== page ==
Foods That Help You Sleep

Posted on Tuesday, August 25th, 2020 at 12:26 am    

Foods for sleep

Following a regular bedtime routine is one of the most beneficial things you can do for a good night’s sleep. You might take a shower, brush your teeth, and settle in with a good book before falling asleep. But did you know that some foods are better to eat before bedtime than others? Specialists say that eating certain foods before you go to sleep can improve your chances of getting a good night’s rest.

According to Healthline, there are nine foods and beverages that specialists have identified as the most beneficial to eat or drink before bed. They are:

  • Almonds
  • Turkey
  • Chamomile tea
  • Kiwis
  • Cherry juice
  • Walnuts
  • Fatty fish
  • White rice
  • Passionflower tea

Some experts also believe that warm milk, bananas, cottage cheese, and yogurt help you get a good night’s sleep. Consuming these foods and beverages two to three hours before you go to sleep is recommended because it’s less likely to cause acid reflux or an upset stomach.

Many of the items listed above are good sources of melatonin, a hormone that regulates sleep, and serotonin, a chemical produced in the brain that regulates your sleep cycle. Cherry juice and almonds both contain high levels of melatonin, which in turn makes the person who consumes them sleepier sooner. Additionally, some research suggests that high amounts of magnesium in one’s diet can help promote sounder sleep. Walnuts, bananas, and almonds are all rich in magnesium.

Get Help at Silent Night Therapy

If you or your partner have difficulties falling asleep at night, this could be an indication of a more serious underlying health issue, such as sleep apnea or insomnia. Oftentimes, insomnia is caused by factors that are easy to address, but if you are suffering from sleep apnea, more rigorous treatment may be recommended. The specialists at Silent Night Therapy are here to help you through the process.

At Silent Night Therapy, our offices are now open. We understand that our clients are concerned about staying safe during the COVID-19 pandemic, and our staff has put in place comprehensive safety protocols to ensure the health of each of our clients. In addition, leaving the safety and comfort of your home is not required to see whether you have sleep apnea – we would be happy to mail an at-home kit right to your home. Contact us at (631) 983-2463 or fill out a contact form on our website today to learn more about our services.


Stress and Sleeping

Posted on Thursday, April 16th, 2020 at 3:07 pm    

The amount of sleep you get each night has a significant impact on your stress levels during the day. According to the American Psychological Association, the average American adult only gets 6.7 hours of sleep per night, which is considerably below the recommended 8-9 hours. But one APA study from 2013 argues that, if Americans got more sleep each night, they would be healthier and happier.

The Need for Sleep

When we sleep, our bodies have a chance to recover and repair themselves for the next day. According to the APA, this is when our brains consolidate our memories, and when our muscles can finally relax and repair. When we don’t get enough sleep, we might lash out at loved ones, fall asleep at the wheel, or be less productive at work. In some cases, people who do not get enough sleep are at a higher risk of developing health complications such as diabetes and high blood pressure.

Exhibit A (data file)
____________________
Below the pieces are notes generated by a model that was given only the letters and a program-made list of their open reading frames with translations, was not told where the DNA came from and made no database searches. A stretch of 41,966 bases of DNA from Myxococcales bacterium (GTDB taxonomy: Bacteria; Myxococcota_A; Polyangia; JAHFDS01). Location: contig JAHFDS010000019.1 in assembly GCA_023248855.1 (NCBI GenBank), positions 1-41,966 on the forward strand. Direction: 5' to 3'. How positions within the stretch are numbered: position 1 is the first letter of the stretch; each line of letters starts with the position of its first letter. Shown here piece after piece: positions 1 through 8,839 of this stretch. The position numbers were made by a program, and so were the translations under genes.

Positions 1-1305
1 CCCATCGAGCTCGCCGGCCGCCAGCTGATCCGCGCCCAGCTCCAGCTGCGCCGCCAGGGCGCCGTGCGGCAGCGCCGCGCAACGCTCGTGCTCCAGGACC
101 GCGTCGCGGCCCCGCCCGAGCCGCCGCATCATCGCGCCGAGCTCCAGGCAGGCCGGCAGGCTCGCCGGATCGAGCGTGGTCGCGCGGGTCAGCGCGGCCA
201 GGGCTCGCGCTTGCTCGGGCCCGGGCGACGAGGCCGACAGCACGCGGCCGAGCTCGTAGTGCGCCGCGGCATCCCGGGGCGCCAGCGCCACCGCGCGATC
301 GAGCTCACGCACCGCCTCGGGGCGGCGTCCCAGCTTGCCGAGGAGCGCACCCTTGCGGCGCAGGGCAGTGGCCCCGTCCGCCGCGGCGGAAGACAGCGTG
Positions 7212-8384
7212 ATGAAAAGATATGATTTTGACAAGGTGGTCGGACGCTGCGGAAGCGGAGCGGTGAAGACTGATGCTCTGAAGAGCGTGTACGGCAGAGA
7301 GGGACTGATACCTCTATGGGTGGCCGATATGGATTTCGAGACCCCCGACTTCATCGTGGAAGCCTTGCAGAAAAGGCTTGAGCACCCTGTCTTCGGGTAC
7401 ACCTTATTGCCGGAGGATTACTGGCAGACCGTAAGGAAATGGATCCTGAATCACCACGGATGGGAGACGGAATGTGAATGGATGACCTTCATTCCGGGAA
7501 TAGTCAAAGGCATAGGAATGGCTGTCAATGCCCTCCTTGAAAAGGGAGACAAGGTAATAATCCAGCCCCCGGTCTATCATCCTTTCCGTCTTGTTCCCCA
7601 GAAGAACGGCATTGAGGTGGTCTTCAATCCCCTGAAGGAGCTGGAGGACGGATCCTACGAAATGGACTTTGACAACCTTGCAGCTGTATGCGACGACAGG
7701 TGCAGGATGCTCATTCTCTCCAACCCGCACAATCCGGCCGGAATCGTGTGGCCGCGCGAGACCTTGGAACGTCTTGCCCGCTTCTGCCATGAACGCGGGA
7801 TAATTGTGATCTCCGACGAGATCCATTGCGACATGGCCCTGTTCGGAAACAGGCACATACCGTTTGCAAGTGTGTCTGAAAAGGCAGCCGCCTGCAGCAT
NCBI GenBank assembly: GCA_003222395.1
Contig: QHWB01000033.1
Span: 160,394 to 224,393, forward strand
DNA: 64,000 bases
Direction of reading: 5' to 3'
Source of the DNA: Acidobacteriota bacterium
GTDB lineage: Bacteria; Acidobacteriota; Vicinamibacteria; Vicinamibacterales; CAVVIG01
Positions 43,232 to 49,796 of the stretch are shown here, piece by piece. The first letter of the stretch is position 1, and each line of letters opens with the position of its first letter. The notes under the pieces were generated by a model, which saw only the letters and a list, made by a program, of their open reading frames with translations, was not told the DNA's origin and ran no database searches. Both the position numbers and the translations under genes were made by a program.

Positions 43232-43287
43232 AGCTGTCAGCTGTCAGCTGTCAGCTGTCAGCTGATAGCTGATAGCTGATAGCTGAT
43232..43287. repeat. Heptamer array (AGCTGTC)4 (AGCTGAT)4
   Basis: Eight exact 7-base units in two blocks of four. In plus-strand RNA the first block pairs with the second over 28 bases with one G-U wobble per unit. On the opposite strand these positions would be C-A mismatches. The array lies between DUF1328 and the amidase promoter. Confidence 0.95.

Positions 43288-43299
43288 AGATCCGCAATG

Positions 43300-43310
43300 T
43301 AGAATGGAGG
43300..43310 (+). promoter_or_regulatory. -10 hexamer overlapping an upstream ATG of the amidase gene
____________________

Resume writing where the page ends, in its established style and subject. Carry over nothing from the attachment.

Manage Your Stress

When we are stressed out during the day, it is often hard to fall asleep at night. You may lie awake in bed for 45 minutes or an hour before falling asleep, which in turn shortens your period of sleep, leaving you more irritated the next day. It’s a vicious cycle.

One way to break the cycle is to manage your stress during the day. Not only will stress management leave you feeling healthier and happier, but it will also let you fall asleep more easily. Some ways to reduce stress are:

  • Learn how to say no when you already have too much on your plate. This could be at a job or in your social life. If you explain to your friends or supervisors that you’re already too busy, they should understand and respect that.
  • Set aside an hour each day for a relaxing activity. This could be yoga, pilates, baking, reading, playing with your dog, or writing in a journal. Try to stay away from screens to give your eyes and your brain a break.
  • Ask for help. If you find that you are constantly overwhelmed with the stresses in your life, you might want to seek out help from a therapist or counselor.

It can be hard to prioritize self-care but remember that you not only deserve sleep and stress relief, but your health also depends on them.

Contact Silent Night Therapy

If your daytime stress is getting in the way of your sleep schedule, or if poor sleep leaves you feeling irritable and groggy, you might want to get in touch with a sleep therapist. At Silent Night Therapy, our specialists can help come up with a plan to get you a better night’s sleep. Whether you are suffering from sleep apnea or another sleep disorder, we are ready to assist you. Please call our number at 631-983-2463 to schedule your appointment today.